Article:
The immediate aftermath of an oil spill The fate of oil during the first day after an accidental oil spill is still poorly understood, with researchers often arriving on the scene only after several days. New findings from a field experiment carried out in the North Sea provide valuable insight that could help shape the emergency response in the immediate wake of disasters.
It is well known that oil and water don't mix. Less well known is the fact that when petroleum is spilt onto a water surface, a fraction of the oil immediately begins to evaporate into the air or dissolve into the seawater. These dissolved toxic hydrocarbons can threaten aquatic species, while evaporated compounds may pose a risk to rescue workers or populations downwind of an accident site. Publishing in the journal Environmental Science & Technology, a team of European and American researchers report on a unique study focused on the fate of hydrocarbons during the 24 hours that follow an oil spill.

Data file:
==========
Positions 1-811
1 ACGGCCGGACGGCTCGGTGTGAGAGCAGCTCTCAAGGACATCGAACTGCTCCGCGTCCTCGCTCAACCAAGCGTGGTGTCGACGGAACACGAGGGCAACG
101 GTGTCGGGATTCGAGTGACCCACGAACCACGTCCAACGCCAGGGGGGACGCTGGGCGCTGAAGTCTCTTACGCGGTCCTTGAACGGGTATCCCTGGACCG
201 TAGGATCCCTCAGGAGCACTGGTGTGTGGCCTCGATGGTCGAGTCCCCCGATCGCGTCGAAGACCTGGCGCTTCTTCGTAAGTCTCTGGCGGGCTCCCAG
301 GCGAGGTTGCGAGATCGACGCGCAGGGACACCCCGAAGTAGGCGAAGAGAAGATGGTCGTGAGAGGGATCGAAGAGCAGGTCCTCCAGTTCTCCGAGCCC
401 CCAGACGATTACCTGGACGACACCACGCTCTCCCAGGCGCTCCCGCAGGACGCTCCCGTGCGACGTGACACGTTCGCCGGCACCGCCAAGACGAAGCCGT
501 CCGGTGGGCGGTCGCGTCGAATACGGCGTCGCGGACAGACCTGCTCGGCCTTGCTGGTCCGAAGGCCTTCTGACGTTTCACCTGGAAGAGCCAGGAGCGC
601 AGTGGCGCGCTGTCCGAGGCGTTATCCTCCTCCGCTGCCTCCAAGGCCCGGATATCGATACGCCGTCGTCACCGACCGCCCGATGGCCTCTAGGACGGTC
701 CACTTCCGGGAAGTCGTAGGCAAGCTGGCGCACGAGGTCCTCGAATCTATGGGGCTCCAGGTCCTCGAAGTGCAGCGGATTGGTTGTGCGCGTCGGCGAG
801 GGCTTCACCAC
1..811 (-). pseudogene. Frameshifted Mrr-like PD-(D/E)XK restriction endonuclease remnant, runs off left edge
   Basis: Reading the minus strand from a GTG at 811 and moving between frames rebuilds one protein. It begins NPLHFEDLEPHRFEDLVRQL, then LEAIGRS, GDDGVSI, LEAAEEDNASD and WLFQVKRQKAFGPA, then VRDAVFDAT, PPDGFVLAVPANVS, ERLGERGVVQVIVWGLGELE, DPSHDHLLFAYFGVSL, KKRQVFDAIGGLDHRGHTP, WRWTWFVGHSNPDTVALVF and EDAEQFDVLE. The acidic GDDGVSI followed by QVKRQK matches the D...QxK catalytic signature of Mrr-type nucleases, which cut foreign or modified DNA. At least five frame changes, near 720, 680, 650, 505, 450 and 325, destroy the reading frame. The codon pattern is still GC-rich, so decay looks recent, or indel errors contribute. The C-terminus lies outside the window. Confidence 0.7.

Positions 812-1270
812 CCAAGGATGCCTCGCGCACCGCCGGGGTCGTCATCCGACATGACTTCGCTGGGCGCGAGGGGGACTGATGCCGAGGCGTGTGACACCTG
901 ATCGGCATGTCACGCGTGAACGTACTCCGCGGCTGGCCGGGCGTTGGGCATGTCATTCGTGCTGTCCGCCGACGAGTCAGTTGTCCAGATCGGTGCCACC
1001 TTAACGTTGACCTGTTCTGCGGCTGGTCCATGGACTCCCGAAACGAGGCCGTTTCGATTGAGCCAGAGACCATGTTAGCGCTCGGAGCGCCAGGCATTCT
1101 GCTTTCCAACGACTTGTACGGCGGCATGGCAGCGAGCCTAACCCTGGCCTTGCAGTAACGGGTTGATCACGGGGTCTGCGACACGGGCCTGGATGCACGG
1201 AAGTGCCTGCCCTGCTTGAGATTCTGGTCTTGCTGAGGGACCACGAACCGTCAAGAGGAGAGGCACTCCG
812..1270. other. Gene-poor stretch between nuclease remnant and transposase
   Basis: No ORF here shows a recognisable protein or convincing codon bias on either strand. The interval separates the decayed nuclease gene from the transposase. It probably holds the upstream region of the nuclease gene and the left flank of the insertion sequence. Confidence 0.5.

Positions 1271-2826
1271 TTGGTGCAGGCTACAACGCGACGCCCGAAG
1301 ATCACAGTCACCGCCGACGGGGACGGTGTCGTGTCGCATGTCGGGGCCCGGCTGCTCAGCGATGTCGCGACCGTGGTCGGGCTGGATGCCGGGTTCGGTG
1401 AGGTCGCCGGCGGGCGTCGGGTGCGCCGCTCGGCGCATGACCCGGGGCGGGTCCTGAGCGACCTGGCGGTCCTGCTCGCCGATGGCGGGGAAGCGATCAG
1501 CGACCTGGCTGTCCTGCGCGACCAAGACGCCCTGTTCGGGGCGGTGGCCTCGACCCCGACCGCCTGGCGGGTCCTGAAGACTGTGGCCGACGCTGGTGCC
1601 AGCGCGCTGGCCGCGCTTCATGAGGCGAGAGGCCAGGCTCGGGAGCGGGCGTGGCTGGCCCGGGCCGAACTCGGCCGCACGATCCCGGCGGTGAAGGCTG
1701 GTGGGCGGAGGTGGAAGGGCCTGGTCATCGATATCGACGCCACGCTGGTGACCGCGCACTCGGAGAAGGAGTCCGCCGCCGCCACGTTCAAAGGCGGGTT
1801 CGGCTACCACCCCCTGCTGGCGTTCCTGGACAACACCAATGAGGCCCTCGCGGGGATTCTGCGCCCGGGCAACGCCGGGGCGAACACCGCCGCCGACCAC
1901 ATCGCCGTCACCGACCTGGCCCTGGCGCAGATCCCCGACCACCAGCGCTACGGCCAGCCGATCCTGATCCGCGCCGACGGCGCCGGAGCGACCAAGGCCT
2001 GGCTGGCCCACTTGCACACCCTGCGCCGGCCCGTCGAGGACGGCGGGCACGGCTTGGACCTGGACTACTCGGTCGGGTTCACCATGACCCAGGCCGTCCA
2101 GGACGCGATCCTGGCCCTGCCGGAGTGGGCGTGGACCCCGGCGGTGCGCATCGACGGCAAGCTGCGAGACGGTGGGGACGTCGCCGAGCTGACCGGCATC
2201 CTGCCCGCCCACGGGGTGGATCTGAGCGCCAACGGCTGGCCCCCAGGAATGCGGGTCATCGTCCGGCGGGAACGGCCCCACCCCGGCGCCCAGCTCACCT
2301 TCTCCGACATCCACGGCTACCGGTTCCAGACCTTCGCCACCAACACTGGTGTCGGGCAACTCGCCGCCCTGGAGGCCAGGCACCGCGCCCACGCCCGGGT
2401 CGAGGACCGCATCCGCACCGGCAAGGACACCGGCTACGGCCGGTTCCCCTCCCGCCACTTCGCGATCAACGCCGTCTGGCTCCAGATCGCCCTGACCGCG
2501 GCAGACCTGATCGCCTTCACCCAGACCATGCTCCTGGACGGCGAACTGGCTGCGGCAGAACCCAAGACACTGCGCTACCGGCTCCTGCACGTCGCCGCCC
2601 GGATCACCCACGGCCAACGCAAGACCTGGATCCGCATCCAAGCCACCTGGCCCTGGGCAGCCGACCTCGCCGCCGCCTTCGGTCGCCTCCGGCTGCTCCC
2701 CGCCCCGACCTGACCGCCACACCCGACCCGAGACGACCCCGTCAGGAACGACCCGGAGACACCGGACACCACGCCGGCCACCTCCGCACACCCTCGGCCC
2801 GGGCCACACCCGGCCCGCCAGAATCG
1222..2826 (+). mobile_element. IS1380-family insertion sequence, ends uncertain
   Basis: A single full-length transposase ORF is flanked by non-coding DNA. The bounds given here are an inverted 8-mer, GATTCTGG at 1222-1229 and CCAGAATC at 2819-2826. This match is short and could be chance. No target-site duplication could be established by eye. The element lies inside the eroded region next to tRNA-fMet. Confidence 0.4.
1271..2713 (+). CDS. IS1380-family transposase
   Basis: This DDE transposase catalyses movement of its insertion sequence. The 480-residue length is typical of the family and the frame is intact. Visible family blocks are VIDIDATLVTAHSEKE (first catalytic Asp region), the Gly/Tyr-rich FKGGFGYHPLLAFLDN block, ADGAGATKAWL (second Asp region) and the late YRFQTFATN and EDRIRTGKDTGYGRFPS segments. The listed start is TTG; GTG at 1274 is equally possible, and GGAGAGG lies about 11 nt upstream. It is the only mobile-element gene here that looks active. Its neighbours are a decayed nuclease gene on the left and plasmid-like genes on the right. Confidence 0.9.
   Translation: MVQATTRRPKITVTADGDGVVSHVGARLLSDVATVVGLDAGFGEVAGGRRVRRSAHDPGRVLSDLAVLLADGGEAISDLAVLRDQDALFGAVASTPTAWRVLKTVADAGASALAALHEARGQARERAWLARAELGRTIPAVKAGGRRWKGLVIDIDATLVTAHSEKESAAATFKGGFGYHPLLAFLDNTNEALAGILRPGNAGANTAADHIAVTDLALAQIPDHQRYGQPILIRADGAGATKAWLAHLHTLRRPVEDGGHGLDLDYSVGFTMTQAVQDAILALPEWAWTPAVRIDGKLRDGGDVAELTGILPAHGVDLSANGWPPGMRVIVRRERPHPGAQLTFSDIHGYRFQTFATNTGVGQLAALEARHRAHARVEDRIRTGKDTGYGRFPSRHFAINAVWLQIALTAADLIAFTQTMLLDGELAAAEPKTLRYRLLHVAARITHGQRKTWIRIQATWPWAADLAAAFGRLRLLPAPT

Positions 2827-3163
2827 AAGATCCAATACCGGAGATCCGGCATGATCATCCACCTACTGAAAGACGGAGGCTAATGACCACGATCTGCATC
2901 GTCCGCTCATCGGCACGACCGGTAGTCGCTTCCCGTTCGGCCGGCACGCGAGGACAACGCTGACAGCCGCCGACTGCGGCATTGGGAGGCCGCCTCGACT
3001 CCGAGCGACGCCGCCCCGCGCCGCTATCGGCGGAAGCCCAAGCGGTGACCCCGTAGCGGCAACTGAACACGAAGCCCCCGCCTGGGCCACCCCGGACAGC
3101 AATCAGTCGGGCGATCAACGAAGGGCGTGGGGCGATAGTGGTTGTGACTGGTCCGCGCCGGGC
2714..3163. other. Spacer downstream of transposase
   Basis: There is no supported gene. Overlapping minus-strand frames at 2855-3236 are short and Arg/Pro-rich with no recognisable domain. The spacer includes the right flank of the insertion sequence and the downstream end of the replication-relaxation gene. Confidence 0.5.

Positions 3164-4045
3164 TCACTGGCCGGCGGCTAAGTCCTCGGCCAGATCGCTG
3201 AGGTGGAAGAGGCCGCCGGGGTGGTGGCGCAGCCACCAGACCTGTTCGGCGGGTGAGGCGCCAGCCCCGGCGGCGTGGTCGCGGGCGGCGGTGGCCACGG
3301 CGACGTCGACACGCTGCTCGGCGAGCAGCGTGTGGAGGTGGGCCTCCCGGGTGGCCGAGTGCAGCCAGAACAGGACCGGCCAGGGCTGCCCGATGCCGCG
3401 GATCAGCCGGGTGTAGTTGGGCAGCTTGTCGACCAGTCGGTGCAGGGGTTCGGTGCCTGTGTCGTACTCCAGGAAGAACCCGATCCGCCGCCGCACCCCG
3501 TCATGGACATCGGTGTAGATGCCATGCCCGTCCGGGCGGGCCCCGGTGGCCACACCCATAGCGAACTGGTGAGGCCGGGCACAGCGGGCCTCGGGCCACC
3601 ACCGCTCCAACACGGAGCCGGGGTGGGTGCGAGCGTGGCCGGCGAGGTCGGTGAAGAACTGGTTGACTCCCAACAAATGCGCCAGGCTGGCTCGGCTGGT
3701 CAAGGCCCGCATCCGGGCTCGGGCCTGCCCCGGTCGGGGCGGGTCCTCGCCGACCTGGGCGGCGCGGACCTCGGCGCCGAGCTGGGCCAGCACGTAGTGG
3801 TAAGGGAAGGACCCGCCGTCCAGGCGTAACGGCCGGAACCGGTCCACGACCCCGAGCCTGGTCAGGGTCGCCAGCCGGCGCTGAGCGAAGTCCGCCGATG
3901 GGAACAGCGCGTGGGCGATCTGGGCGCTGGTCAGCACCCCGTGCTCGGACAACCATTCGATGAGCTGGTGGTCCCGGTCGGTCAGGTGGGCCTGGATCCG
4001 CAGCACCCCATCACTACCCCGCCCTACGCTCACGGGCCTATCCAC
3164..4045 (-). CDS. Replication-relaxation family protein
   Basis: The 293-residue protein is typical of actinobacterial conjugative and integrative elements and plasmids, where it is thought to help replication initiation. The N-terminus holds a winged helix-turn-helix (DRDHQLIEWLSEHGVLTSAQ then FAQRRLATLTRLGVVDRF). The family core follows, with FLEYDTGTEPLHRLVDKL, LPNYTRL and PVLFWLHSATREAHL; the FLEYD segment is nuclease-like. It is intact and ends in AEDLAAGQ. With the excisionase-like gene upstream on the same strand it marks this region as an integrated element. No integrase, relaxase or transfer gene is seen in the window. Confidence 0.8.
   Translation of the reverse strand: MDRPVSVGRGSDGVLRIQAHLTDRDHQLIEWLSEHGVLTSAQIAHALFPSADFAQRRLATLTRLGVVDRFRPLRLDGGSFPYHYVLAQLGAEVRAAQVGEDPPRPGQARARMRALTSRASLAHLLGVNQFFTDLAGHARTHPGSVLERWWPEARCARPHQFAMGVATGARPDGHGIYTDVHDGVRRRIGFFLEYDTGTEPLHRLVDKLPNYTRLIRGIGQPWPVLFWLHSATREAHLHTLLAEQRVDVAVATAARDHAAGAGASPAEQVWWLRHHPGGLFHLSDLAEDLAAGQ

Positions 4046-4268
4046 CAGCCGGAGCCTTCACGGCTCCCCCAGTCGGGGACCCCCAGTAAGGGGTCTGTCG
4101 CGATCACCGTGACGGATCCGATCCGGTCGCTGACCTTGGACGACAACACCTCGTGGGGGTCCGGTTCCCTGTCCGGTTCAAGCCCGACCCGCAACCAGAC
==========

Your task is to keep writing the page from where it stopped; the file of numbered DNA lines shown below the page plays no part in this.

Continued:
Following a spill, oil suddenly finds itself in a radically new environment exposed to light, air, and the water surface after millions of years underground. "In its new environment, the oil immediately begins to change its composition, and much of that change happens on the first day," explains Samuel Arey, a researcher at EPFL and Eawag in Switzerland and corresponding author of the study. Oil is a complex mixture of many hydrocarbon compounds. Certain volatile compounds evaporate within hours, contaminating the overlying atmosphere. Others, such as toxic naphthalene, simultaneously dissolve into the seawater, posing a threat to aquatic life.
Especially since the Exxon Valdez catastrophe in 1990, which released over 40,000 cubic meters of oil into the ocean, researchers have sought to evaluate to what extent marine species in the vicinity of an oil spill are exposed to toxic hydrocarbons. But this question has largely remained debated, because many of
|Contact: Samuel Arey|
Ecole Polytechnique Fdrale de Lausanne